Author Topic: A General Observation On Awards Questionnaires  (Read 62756 times)

DFL

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Re: A General Observation On Awards Questionnaires
« Reply #135 on: August 18, 2006, 04:31:53 pm »
And once my membership has been cleared, my vote will be for more literary horror, though I do enjoy SF and fantasy.
I'm glad to be back. ?I was a member originally in the mid-seventies. ?But that's beside the point.

C.R. Barker

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Re: A General Observation On Awards Questionnaires
« Reply #136 on: August 18, 2006, 04:32:16 pm »
These ideas are great, but they all boil down to one thing - manpower!

I've been a committee member for over 10 years and every AGM is the same - we're lucky if anybody volunteers for a post, so it's the same old faces year-in, year-out. That may be good, it may be bad - depends on your point of view! You may argue that's because the BFS isn't interesting enough for people to want to volunteer - but without the volunteers it will never *be* interesting enough.... chicken and egg!

I've tried organising Open Nights in Manchester - spent days scouting pubs, putting ads in Prism. I had 3 people who said they'd come along...

I've had many willing helpers - people who claimed to be passionately interested in doing things - running events, editing mags - then dropped out at the last minute for various reasons, leaving me having to either cancel or work til 2am, then get up and go to a paying job. I once laid out Prism at 4am with a 6 week old baby on my lap to meet a print deadline (go on - get your hankies out.... :()

If we had the money to pay people, we'd get a fantastic response, I'm sure. But we don't - so the committee and other volunteers are exactly that - volunteers. We do have lives, jobs and families. I've been threatened with divorce in the past because of the amount of time I've devoted to BFS stuff!? Now if we had a bigger pool of people, we could all do less, do it better and raise our profile. If we had enough people, we could have sub-committees to organise Open Nights - instead of it being down to one person, we could have a web team - instead of it being one person.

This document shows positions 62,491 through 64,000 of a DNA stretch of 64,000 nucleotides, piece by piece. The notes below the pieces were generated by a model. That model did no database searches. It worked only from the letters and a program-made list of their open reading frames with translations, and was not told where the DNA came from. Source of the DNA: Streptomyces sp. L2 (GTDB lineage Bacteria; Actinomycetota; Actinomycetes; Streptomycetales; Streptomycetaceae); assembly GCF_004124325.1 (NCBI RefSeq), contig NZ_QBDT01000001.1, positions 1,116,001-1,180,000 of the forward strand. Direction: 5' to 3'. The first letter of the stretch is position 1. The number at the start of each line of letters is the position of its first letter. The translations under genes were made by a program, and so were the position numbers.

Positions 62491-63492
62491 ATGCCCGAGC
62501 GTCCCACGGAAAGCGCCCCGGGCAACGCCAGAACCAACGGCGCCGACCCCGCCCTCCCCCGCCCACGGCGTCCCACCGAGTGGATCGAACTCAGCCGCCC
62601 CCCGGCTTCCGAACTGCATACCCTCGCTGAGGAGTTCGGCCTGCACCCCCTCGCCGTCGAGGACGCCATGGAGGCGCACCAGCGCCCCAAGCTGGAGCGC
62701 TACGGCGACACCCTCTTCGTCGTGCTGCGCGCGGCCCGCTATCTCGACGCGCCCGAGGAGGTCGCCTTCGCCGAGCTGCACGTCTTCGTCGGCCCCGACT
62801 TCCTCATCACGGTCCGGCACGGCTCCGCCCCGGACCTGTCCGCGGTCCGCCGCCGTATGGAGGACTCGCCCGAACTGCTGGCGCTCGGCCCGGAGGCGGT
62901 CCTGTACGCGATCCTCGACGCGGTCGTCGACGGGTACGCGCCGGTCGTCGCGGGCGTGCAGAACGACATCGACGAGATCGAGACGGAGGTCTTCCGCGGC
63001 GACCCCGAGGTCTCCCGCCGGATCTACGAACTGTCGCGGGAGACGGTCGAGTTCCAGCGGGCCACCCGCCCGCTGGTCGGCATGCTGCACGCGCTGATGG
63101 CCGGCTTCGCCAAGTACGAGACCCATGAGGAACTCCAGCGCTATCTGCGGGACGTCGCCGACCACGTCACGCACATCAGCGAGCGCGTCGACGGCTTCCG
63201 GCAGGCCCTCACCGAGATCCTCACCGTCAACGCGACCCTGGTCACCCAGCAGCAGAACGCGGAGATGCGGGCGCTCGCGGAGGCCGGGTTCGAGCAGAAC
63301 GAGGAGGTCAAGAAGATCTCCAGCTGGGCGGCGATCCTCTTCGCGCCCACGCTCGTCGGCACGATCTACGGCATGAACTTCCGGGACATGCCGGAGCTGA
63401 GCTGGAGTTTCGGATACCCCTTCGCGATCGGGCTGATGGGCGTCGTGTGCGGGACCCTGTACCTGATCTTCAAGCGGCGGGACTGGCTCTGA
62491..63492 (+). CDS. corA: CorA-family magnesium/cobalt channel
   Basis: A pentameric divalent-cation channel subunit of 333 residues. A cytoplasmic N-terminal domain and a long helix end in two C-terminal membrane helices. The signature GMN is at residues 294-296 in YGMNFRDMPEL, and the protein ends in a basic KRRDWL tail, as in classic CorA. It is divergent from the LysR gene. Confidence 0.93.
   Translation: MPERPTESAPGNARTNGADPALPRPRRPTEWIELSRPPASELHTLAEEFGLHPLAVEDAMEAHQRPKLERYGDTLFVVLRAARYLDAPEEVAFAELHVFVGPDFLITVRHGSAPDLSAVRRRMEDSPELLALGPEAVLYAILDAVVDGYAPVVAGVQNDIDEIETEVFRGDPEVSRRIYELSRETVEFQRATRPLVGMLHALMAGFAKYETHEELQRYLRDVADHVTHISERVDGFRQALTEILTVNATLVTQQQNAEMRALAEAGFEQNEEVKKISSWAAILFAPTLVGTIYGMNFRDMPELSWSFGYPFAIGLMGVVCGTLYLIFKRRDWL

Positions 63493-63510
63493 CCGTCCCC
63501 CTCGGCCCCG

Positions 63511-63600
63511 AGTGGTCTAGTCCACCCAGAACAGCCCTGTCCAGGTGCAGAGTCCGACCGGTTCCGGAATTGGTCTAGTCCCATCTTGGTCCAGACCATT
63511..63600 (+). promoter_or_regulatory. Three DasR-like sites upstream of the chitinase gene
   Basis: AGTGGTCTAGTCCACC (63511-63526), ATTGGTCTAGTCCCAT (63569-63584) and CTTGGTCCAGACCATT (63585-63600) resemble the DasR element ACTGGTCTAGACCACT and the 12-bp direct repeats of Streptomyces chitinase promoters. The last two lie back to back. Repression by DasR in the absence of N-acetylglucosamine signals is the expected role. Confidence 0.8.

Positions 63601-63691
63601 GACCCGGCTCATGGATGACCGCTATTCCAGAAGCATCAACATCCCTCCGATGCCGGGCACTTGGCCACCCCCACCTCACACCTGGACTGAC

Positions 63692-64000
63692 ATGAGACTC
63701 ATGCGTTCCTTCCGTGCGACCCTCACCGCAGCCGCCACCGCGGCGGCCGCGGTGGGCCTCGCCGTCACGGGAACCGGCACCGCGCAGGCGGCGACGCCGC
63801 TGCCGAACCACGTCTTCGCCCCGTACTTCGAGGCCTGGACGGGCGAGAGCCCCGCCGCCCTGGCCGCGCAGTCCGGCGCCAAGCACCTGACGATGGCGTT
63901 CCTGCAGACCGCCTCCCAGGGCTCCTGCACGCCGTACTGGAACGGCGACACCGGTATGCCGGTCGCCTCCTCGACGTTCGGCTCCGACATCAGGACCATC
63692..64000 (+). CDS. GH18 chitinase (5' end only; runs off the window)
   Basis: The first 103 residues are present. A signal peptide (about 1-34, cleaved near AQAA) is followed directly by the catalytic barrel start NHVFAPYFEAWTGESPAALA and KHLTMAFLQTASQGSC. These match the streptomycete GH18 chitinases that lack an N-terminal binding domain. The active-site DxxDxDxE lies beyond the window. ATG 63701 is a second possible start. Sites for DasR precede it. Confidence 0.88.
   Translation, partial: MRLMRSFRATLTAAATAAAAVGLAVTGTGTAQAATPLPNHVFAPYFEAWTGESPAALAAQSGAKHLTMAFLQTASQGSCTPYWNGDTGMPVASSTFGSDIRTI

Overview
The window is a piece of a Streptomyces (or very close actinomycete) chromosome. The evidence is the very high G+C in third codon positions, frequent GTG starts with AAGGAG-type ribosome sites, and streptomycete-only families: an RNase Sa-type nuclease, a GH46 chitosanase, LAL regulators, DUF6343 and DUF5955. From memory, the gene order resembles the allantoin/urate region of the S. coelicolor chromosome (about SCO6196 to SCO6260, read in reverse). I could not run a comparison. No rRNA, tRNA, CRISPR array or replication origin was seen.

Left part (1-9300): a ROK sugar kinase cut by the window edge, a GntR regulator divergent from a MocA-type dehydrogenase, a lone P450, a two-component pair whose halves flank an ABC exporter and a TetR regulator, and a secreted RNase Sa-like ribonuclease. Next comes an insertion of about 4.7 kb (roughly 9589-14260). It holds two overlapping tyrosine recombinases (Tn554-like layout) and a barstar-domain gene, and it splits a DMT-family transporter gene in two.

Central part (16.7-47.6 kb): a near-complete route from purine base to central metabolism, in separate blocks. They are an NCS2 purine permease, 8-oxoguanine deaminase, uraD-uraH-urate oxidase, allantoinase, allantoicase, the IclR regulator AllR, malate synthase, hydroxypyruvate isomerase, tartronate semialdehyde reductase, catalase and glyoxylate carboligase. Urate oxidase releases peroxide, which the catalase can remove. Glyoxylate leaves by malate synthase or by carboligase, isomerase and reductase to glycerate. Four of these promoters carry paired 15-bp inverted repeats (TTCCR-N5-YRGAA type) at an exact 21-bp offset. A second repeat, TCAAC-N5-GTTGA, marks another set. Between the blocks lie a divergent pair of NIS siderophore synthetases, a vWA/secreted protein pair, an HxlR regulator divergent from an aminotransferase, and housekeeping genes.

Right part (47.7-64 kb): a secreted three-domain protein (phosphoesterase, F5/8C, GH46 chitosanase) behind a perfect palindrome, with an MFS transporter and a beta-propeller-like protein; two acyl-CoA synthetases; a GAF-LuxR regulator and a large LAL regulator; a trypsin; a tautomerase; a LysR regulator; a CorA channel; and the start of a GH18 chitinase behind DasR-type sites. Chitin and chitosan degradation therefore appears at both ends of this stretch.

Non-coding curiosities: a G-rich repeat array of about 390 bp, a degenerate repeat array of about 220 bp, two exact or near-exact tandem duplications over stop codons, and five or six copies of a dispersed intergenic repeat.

I'm not complaining about things I've done for the BFS and I appreciate we could do lots more and do it better. But we have to start with people who are keen, and more importantly reliable. We do need change - but big-bang change never works in my opinion. Just like you'd never start a new job and change everything on your first day. You'd watch and learn for a while and then suggest improvements.

So basically, the BFS desperately needs people who say "why don't we do x, y and z? I can do x and I have a friend who can do y and z", rather than "x doesn't work, you should be doing y".

Deb

You need to have the online equivalent of an AGM. People who attend business meetings usually work in the same building whereas BFS members are widely spread out. It's crazy to try and do all of this on one morning at an annual convention.

Form a committee via online selection. Then have that committee form policy via online consultation. Set deadlines for input or votes on certain issues. The annual BFS convention could then just be about letting your hair down or clarifying the decisions that have beem made online.

CB




Offline Marie O'Regan

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Re: A General Observation On Awards Questionnaires
« Reply #137 on: August 18, 2006, 04:33:36 pm »
Des - thank you very much for your support, and I am delighted that you're rejoining the BFS. Will we be seeing you at FantasyCon this year?